Supplemental Security Income is a need-based program for adults and children who are disabled. Like Social Security Disability Insurance, applicants must demonstrate that they have a qualifying disability. But to qualify for SSI, individuals also have to meet that they are below as certain income and asset level.
Currently, individuals are not accepted into the SSI program unless they have no more than $2,000 to their name at any time. This is a limit that has been in place since 1989, and for that reason, the National Council on Disability recently sent a letter to President Obama urging him to raise the asset limit to $10,000 with increases for inflation.
The federal agency's letter said that urgent reform is needed within the SSI program in addition to an increase in the asset limit. For example, the agency asked for changes in the way SSI benefits are impacted when beneficiaries earn money from a job. The letter stated that the reform is needed to "improve beneficiary well-being and enhance the ability of SSI beneficiaries to participate in the workforce."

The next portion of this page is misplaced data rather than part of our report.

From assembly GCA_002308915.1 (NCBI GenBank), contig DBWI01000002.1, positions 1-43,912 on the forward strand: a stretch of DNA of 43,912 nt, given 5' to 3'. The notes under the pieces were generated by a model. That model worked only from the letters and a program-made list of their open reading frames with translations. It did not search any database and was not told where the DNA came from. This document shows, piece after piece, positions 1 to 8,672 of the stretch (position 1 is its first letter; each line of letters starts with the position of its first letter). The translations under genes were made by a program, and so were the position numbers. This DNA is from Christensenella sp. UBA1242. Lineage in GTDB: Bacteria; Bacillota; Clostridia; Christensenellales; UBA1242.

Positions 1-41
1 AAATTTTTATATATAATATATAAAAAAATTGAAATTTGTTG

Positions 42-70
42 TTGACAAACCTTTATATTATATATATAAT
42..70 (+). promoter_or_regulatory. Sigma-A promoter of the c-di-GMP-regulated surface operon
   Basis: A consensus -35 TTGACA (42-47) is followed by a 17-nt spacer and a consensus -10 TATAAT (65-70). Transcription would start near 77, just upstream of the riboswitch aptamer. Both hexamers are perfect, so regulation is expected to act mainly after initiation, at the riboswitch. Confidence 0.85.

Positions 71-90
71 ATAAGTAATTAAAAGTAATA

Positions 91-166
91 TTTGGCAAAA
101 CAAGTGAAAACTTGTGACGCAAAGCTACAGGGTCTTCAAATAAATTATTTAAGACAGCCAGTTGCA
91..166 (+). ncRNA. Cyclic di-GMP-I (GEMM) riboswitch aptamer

The letter stressed the need for immediate attention, partly due to the government sequester and other federal budget cuts, which the agency said disproportionately affects the disabled community. The suggested changes would ensure that SSI beneficiaries could save money to lessen the "impact of current and future cuts."
Additionally, the letter asked that the present and Congress change SSI protocol to make it easier for people with disabilities to keep Medicaid coverage even when their income rises or they move to a different state.
So far, the White House has not responded to the requests made in the letter. The National Council on Disability represents the interests of the nation's disabled population.
Source: Disability Scoop, "White House Urged To Raise SSI Limits," Michelle Diament, April 19, 2013